GENEVA - The U.N. refugee agency, which just released its 2020 Global Trends report, said the number of people forcibly displaced last year by wars, violence, persecution and human rights violations hit a record high of 82.4 million, 4% more than in 2019.
This is the ninth consecutive year that forced displacement figures have continued to rise. Even lockdowns and border closures because of the coronavirus pandemic have not stopped people from fleeing for their lives in the face of war and atrocities.
Of the more than 82 million forcibly displaced, 26.4 million are refugees, who have crossed international borders in search of protection. Most of the rest are people displaced within their own countries because of conflict and violence.
U.N. High Commissioner for Refugees Filippo Grandi said the number of internally displaced people has doubled over the past 10 years.
“We are now in excess of one percent of humanity being forcibly displaced,” Grandi said. “And one of the many figures that to me is quite interesting and striking is that 42% of these people are children.”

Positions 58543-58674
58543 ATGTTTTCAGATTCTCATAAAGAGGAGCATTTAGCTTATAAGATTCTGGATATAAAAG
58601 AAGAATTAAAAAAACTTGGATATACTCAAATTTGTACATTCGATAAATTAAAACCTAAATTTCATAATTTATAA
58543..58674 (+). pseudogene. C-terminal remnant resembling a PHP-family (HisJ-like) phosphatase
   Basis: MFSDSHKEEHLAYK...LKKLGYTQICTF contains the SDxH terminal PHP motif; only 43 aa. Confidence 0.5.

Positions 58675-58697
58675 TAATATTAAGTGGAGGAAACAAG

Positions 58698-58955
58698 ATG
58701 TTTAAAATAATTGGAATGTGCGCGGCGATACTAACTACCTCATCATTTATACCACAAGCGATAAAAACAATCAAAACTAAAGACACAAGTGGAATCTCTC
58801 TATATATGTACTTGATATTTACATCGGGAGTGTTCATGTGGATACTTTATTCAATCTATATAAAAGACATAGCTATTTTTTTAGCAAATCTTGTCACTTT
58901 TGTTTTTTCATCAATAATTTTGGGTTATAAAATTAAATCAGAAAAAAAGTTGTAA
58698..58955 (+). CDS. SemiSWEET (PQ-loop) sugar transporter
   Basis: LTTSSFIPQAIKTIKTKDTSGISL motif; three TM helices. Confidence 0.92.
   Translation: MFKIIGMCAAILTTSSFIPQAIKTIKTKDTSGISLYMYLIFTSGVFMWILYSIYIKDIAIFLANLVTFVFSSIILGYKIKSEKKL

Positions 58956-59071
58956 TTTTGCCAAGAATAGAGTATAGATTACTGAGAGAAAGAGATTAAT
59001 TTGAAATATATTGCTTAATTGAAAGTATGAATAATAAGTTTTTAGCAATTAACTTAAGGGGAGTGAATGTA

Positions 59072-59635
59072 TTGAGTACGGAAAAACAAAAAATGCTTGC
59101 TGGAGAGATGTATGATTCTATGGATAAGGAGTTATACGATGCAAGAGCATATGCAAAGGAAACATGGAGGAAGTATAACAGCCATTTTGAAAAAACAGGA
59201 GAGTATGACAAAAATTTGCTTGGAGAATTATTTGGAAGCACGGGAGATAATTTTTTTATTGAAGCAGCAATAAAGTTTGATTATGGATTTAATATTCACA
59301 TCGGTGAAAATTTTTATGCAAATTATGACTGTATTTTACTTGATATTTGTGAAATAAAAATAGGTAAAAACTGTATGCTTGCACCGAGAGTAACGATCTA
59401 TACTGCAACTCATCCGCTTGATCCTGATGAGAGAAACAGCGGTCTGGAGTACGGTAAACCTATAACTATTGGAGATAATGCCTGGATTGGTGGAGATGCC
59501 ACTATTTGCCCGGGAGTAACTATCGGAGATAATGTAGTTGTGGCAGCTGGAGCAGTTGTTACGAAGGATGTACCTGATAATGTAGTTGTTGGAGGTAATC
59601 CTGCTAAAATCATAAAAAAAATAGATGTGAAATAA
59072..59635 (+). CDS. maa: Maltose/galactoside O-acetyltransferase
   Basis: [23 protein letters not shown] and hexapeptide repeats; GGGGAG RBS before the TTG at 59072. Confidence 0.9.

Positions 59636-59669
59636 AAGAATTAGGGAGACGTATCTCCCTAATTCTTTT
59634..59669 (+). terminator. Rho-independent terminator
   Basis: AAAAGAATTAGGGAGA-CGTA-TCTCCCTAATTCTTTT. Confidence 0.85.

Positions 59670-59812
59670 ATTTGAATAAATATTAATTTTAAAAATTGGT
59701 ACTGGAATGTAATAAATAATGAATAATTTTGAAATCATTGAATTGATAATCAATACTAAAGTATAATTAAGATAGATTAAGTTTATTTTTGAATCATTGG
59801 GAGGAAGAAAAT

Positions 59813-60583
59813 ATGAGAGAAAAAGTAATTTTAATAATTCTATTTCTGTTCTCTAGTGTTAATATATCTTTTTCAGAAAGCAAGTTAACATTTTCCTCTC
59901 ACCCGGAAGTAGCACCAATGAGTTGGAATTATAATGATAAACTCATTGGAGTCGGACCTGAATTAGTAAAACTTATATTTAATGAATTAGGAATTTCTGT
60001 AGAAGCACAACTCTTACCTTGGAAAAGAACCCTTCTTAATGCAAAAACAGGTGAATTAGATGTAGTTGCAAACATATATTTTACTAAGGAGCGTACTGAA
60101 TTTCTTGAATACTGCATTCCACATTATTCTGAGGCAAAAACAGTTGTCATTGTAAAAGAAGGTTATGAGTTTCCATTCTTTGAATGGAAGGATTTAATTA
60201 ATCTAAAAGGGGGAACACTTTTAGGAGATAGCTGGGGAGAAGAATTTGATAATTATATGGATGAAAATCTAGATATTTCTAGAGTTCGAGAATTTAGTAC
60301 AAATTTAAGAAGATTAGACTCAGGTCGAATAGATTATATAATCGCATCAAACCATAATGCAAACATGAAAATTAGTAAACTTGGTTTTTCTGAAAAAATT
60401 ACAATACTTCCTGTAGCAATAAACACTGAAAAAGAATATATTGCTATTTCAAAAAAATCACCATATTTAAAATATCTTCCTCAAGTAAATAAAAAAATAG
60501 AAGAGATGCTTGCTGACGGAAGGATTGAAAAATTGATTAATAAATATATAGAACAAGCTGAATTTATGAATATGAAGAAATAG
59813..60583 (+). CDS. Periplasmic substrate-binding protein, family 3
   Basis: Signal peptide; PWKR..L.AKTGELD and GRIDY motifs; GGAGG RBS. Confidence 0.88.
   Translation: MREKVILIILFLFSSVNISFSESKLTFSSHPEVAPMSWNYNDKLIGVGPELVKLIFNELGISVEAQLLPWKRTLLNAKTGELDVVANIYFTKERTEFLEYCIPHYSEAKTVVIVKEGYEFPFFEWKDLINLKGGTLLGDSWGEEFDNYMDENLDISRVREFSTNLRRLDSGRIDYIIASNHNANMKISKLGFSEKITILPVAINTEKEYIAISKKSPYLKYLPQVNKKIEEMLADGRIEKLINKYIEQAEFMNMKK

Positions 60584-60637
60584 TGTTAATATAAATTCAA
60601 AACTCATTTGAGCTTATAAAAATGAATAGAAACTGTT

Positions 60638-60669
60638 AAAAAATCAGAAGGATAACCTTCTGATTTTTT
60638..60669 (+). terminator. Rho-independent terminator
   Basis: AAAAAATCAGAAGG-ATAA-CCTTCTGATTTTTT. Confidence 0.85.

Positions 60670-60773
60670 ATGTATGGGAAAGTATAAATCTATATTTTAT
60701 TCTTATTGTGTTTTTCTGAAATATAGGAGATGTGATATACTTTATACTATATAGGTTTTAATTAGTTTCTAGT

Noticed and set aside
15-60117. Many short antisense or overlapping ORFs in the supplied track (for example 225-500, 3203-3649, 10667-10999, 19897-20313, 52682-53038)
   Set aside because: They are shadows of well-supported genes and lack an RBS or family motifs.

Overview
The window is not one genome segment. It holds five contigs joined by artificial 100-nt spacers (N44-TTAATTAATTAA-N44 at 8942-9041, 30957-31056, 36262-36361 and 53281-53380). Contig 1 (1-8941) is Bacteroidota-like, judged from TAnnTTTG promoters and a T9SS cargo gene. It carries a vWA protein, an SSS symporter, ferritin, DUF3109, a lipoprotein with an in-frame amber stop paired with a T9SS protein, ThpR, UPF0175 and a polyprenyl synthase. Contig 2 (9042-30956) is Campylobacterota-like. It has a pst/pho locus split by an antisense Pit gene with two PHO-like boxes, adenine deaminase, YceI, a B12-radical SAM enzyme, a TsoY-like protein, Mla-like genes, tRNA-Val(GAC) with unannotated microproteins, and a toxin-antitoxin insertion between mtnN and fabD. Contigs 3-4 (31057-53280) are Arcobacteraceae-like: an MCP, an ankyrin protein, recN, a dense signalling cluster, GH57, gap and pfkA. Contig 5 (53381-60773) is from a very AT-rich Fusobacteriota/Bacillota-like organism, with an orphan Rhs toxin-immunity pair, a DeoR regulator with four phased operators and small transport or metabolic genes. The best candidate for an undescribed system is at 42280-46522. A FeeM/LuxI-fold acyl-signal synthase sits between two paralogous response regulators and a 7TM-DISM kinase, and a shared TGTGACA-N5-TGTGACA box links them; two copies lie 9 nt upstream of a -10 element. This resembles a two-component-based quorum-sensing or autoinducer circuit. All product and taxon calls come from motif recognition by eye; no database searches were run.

The report found that more than two-thirds of all refugees who have fled abroad come from just five countries — Syria, Venezuela, Afghanistan, South Sudan, and Myanmar. For the seventh consecutive year, Turkey has hosted the largest number of refugees, followed by Colombia, Pakistan, Uganda, and Germany.
Grandi said new crises that have caused fresh displacements include northern Mozambique, where violence by armed groups, poverty, climate change and other factors have displaced up to 700,000 people.
He said violence in countries in the Central Sahel, including Burkina Faso, Niger and Mali, has prompted 750,000 people to flee their homes.
“And then, of course, Ethiopia, where the Tigray crisis has provoked up to — and we are not even sure about that — up to 1 million additional internally displaced people in addition to about 50 to 60,000 that have crossed the border into Sudan.”
High Commissioner Grandi said the global trend for displacement crises in 2021 is not looking good. In the first six months of this year, he said, very few refugees have returned home and protracted refugee crises have stagnated.
At the same time, he said, new crises are arising, churning out new refugees and internally displaced people faster than solutions can be found.